Tuesday, January 14, 2020
FT Part 1: Big Cypress to Lake Okeechobee
Well, that was jarring.
In early January, I boarded an airplane in the frozen upper Midwest and three hours later, landed in southern Florida. Since then, the temperature has never dropped below 70F, even in the middle of the night. I've only been on trail for a week, and I already feel grosser than ever before in my life. The tropics of South Florida are sticky, slimy, almost saccharine. What a wonderful climate to be a bacterium!
Calf-sucking Mud: On January 8, my good buddy Blue Moon dropped my off at a visitor center in Big Cypress National Preserve that marks the southern terminus of the Florida Trail. The FT doesn't go quite to the southern tip of mainland Florida, but only because that's all Everglades country, which definitely blurs the line between "land" and "water. And after all, who in their right mind would hike through a swamp?
You. You would. At least if you were hiking the Florida Trail. While Big Cypress may not be named "Everglades", it's very much still the same ecosystem. As such, there's a ten-mile stretch within the first couple days that is described (with more than a twinge of exaggeration) as "the toughest stretch of wilderness hiking anywhere in the United States". While I tend to think that whoever penned that statement needs to get out and do a lot more hiking, there's no doubt that it's difficult travel.
The entire stretch is underwater. I found the areas of deepest water to make for the easiest travel. While splashing through knee-deep water around trees and logs and roots isn't exactly quick, it's definitely preferable to the thick, gloppy, shoe-sucking mud that the shallower water is paired with. Extracting my foot after each step became a chore. Imagine hiking with 30-pound weights strapped to each foot. Yeah, good times.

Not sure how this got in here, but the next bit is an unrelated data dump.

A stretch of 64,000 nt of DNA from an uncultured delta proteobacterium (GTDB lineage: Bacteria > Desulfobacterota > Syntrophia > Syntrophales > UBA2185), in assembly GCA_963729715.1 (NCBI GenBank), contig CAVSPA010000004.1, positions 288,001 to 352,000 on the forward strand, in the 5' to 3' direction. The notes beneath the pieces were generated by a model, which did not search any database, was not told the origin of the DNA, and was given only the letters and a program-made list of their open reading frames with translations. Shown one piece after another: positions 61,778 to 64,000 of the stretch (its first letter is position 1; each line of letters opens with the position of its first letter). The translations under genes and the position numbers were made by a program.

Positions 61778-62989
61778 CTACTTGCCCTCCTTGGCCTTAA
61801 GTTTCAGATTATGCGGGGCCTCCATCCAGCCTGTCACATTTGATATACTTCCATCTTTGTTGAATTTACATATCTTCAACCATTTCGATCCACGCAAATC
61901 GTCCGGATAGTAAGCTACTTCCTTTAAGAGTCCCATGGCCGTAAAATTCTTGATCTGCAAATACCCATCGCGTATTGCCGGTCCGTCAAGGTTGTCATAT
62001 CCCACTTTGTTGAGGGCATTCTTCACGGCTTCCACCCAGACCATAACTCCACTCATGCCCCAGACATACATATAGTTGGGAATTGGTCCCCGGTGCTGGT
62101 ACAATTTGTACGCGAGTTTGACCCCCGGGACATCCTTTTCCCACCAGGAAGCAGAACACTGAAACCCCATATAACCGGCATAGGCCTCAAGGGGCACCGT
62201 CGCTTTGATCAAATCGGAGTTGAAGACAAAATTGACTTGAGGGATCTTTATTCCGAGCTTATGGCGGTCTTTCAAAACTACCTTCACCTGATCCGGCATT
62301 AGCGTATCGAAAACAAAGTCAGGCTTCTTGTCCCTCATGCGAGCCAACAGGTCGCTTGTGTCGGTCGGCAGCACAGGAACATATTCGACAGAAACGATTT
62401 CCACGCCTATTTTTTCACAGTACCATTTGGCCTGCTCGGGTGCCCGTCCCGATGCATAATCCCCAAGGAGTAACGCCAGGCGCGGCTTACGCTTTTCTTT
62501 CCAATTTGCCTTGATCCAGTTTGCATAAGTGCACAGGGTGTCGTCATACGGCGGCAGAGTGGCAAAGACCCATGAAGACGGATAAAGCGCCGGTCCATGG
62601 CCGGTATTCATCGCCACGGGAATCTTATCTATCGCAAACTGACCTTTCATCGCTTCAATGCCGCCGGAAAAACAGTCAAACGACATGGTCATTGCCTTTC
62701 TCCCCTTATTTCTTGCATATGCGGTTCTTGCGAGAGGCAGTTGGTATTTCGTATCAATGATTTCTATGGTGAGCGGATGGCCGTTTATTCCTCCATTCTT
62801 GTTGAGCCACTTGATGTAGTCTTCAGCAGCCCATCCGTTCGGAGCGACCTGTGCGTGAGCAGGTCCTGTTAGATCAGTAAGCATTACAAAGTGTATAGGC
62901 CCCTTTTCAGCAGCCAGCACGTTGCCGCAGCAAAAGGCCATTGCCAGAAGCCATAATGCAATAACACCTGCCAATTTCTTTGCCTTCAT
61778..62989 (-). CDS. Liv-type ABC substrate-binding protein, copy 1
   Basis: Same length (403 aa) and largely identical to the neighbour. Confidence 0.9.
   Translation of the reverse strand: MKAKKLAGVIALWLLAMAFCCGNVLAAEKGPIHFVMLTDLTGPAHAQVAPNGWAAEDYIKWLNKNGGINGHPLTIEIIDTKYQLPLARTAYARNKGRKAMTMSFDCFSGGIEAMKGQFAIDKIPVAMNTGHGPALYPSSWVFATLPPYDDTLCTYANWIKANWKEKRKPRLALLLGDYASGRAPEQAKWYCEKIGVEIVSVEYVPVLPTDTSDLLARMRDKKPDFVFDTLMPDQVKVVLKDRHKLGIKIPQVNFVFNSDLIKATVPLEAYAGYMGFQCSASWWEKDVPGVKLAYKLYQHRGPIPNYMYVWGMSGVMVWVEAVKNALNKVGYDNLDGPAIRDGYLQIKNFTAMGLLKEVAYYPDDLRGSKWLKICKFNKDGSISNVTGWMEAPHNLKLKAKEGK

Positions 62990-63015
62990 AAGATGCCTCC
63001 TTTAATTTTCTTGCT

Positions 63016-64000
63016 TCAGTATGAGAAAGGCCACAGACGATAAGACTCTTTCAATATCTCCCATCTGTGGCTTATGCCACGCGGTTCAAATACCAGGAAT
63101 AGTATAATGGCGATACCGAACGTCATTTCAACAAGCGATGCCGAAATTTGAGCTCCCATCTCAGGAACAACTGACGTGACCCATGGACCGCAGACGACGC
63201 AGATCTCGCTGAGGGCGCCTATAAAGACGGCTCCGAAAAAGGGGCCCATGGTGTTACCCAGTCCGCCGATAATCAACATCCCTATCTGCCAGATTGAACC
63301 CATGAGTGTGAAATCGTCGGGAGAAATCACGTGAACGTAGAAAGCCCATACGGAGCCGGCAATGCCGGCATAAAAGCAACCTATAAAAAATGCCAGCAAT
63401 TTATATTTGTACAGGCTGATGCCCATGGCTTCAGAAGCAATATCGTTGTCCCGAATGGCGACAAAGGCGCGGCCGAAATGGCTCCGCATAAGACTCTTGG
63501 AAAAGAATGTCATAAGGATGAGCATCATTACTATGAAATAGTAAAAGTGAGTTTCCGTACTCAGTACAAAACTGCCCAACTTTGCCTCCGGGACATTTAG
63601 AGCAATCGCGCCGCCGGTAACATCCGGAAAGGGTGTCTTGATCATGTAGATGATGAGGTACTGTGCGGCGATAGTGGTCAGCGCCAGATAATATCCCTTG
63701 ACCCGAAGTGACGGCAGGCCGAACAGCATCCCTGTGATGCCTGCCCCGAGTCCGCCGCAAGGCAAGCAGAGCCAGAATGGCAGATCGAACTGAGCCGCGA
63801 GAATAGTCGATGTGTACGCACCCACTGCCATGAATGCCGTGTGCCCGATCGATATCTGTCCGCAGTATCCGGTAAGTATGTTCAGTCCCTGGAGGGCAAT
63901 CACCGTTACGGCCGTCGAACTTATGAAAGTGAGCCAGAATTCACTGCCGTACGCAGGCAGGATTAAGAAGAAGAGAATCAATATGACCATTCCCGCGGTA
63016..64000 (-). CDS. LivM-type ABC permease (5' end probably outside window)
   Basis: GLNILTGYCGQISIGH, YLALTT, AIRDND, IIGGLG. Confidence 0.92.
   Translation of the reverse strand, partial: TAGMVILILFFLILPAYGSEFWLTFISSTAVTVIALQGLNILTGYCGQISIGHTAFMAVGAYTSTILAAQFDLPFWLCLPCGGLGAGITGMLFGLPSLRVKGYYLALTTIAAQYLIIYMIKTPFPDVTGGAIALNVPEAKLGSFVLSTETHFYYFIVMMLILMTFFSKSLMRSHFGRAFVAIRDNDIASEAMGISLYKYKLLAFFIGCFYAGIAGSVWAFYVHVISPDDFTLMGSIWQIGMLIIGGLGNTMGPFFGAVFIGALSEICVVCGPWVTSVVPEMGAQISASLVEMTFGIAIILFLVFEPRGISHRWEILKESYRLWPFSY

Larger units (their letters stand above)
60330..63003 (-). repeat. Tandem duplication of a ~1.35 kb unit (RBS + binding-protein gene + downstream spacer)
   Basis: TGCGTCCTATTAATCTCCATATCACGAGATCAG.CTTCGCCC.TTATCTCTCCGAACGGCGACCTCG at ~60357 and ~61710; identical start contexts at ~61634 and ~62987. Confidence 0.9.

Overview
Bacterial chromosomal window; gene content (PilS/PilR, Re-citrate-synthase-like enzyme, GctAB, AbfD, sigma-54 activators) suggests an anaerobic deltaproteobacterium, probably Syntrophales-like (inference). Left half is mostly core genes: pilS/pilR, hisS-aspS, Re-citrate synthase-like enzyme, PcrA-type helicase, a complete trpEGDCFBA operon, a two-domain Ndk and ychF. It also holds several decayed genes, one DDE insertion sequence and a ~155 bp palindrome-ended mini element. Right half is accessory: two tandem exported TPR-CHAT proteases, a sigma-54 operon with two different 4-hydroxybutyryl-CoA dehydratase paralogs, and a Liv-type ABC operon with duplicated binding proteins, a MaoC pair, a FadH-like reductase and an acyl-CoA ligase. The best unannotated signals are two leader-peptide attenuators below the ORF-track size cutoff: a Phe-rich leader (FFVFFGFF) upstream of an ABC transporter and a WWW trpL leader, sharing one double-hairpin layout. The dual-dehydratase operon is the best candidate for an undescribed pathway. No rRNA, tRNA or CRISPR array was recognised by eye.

But while it's easy to complain about swamp-sloshing, it was a really unique experience and one that I'll remember for a long time. Florida doesn't have any mountains - or even major hills, really - but the swamps make for a roughly equivalent obstacle. Big Cypress is reputedly the longest and toughest swamp section, but it sounds like there's a few more along the way to contend with.
Canals: After leaving Big Cypress behind, I traveled across a vast area of mostly farmland. That farmland is still in the swampy everglades ecosystem though, and stays dry enough to cultivate only through a massive waterworks project involving dozens (hundreds?) of canals and pumping stations. I walked for days atop dikes bordering canals. At one point, I walked due north for twenty miles, perfectly flat, perfectly straight. Progress is quick when everything you encounter is 3 mph terrain!
That easy walking atop the dikes does come with a couple downsides though. First, there's not a lick of shade to be found. As mentioned, South Florida has seen record high temperatures (85-90F) for much of the past week, and combined with lower-latitude sun intensity and 100% humidity, the result has been sweltering. Second, there's water everywhere, but it's all agricultural runoff - full of pesticides and who-knows-what. While it's certainly not the worst water I've ever drunk, it's certainly to be avoided if possible.
Caches: Thankfully, it's been pretty easy to avoid canal water thus far. There have been somewhat frequent outposts of civilization (towns, country stores, freeway rest areas) along the way where I can water up. In addition, the Florida Trail has a robust network of trail angels and supporters who have helpfully cached water at convenient spots along the way. Water caches as a rule cannot be considered reliable (and indeed, one of them was dry and another had only one gallon left), but it's always nice to draw nice clear water from a jug rather than ginger ale from alligator-laden ditches.
Oh, speaking of gators, I've probably seen at least a hundred, mostly laying in wait in canals or along the banks. As long as you stay comfortably above/away from them, up on the dikes, they're really no concern at all. But wow, have I seen some whoppers!
A friend remarked a while back that if we want to see the CDT completed, we should really rename it the "New Mexico Trail". All the state-specific trails that I've hiked thus far (Arizona Trail, Colorado Trail, Florida Trail, the exception being the mostly-imaginary Idaho Centennial Trail) have excellent networks of volunteers and a lot of civic pride behind the trail-building and maintenance efforts. It's really cool to see locals throwing themselves into a project and obviously taking a lot of pride in it. Go Floridians!
What's Next: Walking around the perimeter of Lake Okeechobee at the moment (which claims to be the second largest lake entirely within the United States - which okay, whatever. You're still not a Great Lake). That's all on pavement, which is unfortunate as my shoes are pretty close to dead and offer no cushion anymore. Then things get a little more remote for a while.